Photo Chris Lawrence (runnersworld.com)
Lots of us woke up early (or stayed up late!) to watch the sub 2-hour marathon attempt by the Nike squad. Kipchoge came up 25 seconds shy of the goal in an obviously well-prepared race. Of course, I watched how it went with the nutrition! And here are the 4 things that I learned.
1/ A pre-race strategy was used, with reports that Kipchoge had a full bottle (0.5 L) of the Maurten hydrogel drink before the race (read my product review). The reports, however, don’t further precise the concentration of the drink nor the pre-race timing.
2/ It was clear that the 3 Nike runners, on the contrary to what happens in IAAF-certified city races, had access to personalised drinks very often in the race. In fact, each of the runners, got a small vial from their crew at each loop, i.e. every 2.4 km. It seems that they have been instructed to drink the full vial, since you could see them carefully emptying the bottle each time. Here is a screenshot of Kipchoge drinking in one of the last loops.
Screenshot from Nike official footage
3/ Each of the small vial contained 50 mL of the Mix320 PRO drink by Maurten (the Swedish brand providing the drinks for the breaking2 attempt). This led to a total ingested volume of 0.9L, which corresponds to a total of 150 grams of carbohydrates over the whole race (according to Maurten’s info).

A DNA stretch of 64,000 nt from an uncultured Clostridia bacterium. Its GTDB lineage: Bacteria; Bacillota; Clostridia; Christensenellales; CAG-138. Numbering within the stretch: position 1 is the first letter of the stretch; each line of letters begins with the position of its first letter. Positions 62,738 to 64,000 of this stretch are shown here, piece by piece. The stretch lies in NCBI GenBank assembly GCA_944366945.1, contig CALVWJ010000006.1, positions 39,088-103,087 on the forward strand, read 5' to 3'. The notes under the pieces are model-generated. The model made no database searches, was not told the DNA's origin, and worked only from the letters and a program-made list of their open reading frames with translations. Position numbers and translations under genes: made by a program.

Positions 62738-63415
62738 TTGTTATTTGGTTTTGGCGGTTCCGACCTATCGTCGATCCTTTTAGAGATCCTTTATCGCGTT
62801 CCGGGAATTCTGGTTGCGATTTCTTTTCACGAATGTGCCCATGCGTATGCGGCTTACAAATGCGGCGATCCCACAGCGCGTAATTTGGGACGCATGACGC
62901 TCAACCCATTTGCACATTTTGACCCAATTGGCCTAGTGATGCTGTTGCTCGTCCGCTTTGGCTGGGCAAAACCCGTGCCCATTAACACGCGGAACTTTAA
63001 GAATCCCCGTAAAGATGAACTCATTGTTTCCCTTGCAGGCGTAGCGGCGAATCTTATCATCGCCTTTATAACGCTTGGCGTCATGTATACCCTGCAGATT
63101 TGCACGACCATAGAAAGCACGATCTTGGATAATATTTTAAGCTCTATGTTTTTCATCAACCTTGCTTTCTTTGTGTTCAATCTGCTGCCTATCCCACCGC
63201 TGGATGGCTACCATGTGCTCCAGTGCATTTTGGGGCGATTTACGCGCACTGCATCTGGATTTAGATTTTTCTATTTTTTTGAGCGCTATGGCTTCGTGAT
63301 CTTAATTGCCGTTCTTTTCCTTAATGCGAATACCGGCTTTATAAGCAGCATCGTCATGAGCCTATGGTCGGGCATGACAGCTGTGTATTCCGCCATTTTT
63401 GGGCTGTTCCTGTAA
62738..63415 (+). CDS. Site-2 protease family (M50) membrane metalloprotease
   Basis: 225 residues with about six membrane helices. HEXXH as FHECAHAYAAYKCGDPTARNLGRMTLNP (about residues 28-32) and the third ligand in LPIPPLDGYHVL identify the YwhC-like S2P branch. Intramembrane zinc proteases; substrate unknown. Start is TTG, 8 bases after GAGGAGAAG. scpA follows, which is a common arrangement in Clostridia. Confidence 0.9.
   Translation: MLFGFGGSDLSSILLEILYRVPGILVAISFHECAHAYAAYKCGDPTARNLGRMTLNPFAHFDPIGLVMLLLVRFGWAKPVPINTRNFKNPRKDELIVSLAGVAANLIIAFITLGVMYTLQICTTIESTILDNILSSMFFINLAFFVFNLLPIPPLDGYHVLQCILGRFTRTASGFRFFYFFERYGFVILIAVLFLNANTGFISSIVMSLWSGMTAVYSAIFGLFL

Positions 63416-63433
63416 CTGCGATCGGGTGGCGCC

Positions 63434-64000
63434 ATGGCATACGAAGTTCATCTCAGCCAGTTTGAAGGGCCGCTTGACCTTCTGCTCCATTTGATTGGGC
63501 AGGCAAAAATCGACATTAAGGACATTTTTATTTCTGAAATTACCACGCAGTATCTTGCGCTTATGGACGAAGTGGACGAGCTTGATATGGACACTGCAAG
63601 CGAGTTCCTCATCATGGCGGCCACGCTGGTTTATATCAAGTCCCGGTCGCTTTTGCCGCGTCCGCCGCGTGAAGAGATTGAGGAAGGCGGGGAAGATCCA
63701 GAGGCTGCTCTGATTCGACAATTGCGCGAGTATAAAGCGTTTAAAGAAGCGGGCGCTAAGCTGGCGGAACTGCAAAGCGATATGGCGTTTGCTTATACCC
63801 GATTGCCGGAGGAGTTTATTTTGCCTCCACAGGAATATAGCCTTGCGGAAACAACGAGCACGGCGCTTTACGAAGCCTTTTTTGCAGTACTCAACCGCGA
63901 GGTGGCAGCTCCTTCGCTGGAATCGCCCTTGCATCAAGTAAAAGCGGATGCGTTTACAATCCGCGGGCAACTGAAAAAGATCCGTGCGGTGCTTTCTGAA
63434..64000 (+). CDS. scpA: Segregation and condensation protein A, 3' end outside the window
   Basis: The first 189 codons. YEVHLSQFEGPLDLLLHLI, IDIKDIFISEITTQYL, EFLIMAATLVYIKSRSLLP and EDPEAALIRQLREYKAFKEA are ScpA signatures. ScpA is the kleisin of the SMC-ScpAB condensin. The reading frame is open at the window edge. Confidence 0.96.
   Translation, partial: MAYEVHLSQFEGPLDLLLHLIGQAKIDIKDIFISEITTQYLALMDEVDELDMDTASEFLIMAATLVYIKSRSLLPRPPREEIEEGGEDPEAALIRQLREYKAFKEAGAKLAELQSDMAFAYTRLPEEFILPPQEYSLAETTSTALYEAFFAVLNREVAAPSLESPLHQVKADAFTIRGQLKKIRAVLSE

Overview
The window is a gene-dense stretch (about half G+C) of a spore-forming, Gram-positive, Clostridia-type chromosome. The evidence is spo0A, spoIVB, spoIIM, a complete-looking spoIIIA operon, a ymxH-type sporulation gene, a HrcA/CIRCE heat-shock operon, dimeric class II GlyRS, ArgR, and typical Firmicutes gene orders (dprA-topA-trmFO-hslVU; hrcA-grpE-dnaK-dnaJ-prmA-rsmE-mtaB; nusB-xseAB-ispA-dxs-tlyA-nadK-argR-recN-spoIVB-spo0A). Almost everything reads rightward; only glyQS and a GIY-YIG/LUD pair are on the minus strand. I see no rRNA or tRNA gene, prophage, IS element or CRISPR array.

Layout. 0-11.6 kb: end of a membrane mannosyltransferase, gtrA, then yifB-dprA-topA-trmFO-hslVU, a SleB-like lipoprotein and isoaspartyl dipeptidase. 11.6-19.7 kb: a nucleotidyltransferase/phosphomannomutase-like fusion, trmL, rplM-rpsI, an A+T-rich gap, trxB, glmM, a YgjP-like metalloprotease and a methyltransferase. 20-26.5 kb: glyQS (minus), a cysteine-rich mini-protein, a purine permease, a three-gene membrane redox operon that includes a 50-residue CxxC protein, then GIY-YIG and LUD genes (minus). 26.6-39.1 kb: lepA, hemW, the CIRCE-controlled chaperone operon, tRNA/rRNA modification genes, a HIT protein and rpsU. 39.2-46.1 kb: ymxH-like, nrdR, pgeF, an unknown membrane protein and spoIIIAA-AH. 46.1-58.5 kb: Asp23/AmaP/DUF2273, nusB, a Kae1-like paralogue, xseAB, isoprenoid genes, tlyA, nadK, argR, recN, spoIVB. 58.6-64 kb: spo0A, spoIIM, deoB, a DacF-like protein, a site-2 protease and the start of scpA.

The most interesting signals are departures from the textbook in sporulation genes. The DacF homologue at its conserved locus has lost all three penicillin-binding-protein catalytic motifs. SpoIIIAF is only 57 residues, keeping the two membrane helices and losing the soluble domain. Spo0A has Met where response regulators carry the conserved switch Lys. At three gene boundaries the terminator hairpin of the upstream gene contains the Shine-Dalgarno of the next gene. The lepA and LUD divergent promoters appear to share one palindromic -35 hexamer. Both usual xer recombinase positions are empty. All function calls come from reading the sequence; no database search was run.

4/ If we calculate it, this means that Kipchoge’s drink was a 16% CHO drink. Although it was claimed that each drink was highly individualized, it seems to indicate that Kipchoge used a drink pretty close to the commercially available version (which contains 79g for 500 mL).
To conclude, let’s see how it compares to what happens in a normal race. In the study I was mentioning in a previous post, sports scientists of the University of Glasgow examined the drinking behaviour of 10 elite marathon runners during races (average finishing time of 2:06:31). The study found that these elite runners drank on average during 25.5 seconds in the race, resulting in a fluid intake of about 0.5 Liters / hour. Basically, Kipchoge in his very controlled attempt is close to the average fluid intake in race conditions.
Interestingly, although the study included almost exclusively marathon winners, the fluid intake ranged from as low as 78 mL to more than 2 L. Thus, it indicates that a wide range of hydration strategy may lead to marathon success…
One thing is certain though… It’s probably wiser if you let your competitors finish your beer!
Thanks for reading!
Photo AP (rp-online.de)